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  • Women at the Wheel: A Century of Buying, Driving, and Fixing Cars by Katherine J. Parkin
  • Deborah Clarke
Women at the Wheel: A Century of Buying, Driving, and Fixing Cars. By Katherine J. Parkin (Philadelphia, University of Pennsylvania Press, 2017) 252 pp. $34.95

As every woman in America knows, automobile culture is highly gendered. Parkin's Women at the Wheel provides a lively commentary on the numerous experiences that shape that culture. Drawing on advertising, popular journalism, reports from related industries, and automobile marketing information, she charts a century's worth of examples of how women were pushed to the periphery of automobility. "Most women found their legitimacy as drivers compromised by a cultural expectation that placed men in the driver's seat and relegated women to the passenger side of the car whenever both were present. The cultural representations of men's control of cars served to dissuade women from assuming an identity as driver" (x).

Although Parkin provides many instances of this predicament, at times she seems a little too eager to shape the evidence. For example, she cites a 1930 study finding that 81 percent of rural boys drove whereas only 46 percent of rural girls did (3). However, the 46 percent for girls indicates a significant number, even if it is less than that of boys—which comes as no surprise. This observation points to one of the flaws of this useful and interesting book: It feels like a foregone conclusion; that men had more power in car culture is hardly a novel discovery. Another concern is the way that the book moves across the century in apparent [End Page 515] obliviousness to context. Parkin notes, however, that this is a deliberate strategy: "By focusing their analyses on changing trends, historians have underappreciated the permanencies of ideological power in American culture. Automobiles offer an opportunity to analyze the ways this power has been wielded to great effect. Principally looking for change over time in such attitudes obscures their longevity" (xx). This technique certainly illustrates the difficulties of eradicating long-entrenched assumptions, but it can also feel bewildering and frustrating in de-coupling popular culture from history.

Women at the Wheel benefits from a voluminous array of sources, which work together to offer a complete picture of the kinds of challenges that women drivers faced, though the book's lack of a sustained analysis of race and class in shaping women's access to the automobile, despite brief scattered references, is disappointing. Parkin has gathered material from the auto industry that presents suggested strategies for selling cars to women (or not), information from gasoline companies about the kinds of services and restrooms to provide, data from the aaa (American Automobile Association) about road services and security, and government regulations surrounding access to drivers' licenses. She also weaves in brief references to popular songs and movies.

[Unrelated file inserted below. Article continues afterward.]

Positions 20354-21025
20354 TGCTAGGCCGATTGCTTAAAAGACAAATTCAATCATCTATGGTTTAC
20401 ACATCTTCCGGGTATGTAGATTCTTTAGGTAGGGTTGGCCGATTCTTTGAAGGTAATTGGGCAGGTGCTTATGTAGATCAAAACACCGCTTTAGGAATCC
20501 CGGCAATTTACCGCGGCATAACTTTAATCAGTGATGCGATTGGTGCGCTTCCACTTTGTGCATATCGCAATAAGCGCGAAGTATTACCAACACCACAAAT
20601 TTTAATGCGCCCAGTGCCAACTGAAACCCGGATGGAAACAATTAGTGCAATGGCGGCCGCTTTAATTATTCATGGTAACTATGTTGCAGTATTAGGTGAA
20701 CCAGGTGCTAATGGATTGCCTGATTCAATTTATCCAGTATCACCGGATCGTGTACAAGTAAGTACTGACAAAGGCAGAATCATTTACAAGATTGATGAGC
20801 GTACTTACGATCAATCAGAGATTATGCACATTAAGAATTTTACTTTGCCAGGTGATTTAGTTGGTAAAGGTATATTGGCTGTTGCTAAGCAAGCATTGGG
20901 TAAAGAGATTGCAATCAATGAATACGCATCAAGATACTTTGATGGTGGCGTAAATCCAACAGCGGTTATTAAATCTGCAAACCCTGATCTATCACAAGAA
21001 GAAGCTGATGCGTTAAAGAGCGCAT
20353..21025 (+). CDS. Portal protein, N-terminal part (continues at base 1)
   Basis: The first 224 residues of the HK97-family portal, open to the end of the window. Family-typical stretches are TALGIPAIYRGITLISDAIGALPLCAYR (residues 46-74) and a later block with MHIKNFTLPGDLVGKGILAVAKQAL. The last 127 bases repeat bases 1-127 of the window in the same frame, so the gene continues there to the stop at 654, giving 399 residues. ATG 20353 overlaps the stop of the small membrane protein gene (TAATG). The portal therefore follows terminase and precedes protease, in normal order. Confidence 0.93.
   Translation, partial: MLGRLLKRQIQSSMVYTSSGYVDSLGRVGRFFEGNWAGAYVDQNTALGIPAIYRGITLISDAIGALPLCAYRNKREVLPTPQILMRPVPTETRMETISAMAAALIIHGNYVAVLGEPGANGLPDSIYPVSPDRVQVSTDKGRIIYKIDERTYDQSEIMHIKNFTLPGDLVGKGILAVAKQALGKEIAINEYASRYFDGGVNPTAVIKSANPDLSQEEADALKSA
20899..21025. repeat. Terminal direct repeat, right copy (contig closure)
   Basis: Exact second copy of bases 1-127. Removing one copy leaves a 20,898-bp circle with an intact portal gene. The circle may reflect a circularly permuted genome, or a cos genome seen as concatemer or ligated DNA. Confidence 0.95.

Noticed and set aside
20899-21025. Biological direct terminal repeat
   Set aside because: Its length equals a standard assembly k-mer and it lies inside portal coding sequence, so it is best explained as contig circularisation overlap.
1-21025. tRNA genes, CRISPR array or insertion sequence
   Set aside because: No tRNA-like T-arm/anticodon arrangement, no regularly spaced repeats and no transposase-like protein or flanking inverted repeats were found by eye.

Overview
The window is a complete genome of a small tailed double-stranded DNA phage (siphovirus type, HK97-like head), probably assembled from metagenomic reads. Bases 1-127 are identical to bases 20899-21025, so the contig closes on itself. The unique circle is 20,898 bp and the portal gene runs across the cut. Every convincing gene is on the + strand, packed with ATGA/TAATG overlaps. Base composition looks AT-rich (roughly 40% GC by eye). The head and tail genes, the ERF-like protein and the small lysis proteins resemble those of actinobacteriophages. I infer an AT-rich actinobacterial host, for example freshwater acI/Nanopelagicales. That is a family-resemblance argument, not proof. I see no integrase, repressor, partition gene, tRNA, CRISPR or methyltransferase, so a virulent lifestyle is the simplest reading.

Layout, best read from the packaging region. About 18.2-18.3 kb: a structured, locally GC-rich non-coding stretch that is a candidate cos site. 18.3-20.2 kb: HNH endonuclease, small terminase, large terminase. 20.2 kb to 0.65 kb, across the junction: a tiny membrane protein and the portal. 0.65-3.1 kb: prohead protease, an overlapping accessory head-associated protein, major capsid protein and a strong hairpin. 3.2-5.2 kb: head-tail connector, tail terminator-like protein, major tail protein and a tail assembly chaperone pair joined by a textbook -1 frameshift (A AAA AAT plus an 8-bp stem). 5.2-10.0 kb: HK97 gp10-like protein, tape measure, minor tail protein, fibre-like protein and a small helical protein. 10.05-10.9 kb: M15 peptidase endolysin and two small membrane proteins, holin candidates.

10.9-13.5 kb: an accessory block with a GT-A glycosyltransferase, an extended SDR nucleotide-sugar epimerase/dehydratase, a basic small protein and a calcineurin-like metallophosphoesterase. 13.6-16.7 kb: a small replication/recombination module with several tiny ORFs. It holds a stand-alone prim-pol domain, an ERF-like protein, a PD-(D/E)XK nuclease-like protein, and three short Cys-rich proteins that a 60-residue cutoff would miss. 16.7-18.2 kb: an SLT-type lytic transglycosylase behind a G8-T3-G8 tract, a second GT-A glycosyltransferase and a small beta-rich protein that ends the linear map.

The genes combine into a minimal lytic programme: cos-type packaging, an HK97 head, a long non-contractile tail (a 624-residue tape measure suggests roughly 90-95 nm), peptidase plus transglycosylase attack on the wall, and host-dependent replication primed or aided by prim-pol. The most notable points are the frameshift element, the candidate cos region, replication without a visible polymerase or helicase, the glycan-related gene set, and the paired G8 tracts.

But her emphasis on popular journalism and advertising fits well into the book's aim of portraying how cultural forces shaped women's access to cars. It also allows her to cherry-pick and spin some of her material. The numerous ads that she selects help her argument, but other ads could have challenged it. Parkin characterizes one of the most famous ads—a 1923 advertisement for the Jordan Playboy, titled "Somewhere West of Laramie" (61)—as an exception, which it is, but she misses an important message in it about women and cars. In their quest to sell more cars, automobile companies appealed to women on a wide scale, including ads that acknowledged female control. Although many advertisements appeared to favor a limitation on women's power, the very fact that women were buying and driving cars undermined that approach.

Furthermore, Parkin's interpretive conclusions often feel predictable. For this reason, the materials from less subjective sources—government documents and industry publications, for example—seem more persuasive and, ultimately, provide better support for the argument than do the sometimes tenuous claims that she makes about the ads. But the power of the book lies in its ability to bring its interdisciplinary material together to explore women's challenges buying, driving, and maintaining a car, within a culture of...


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pp. 515-516
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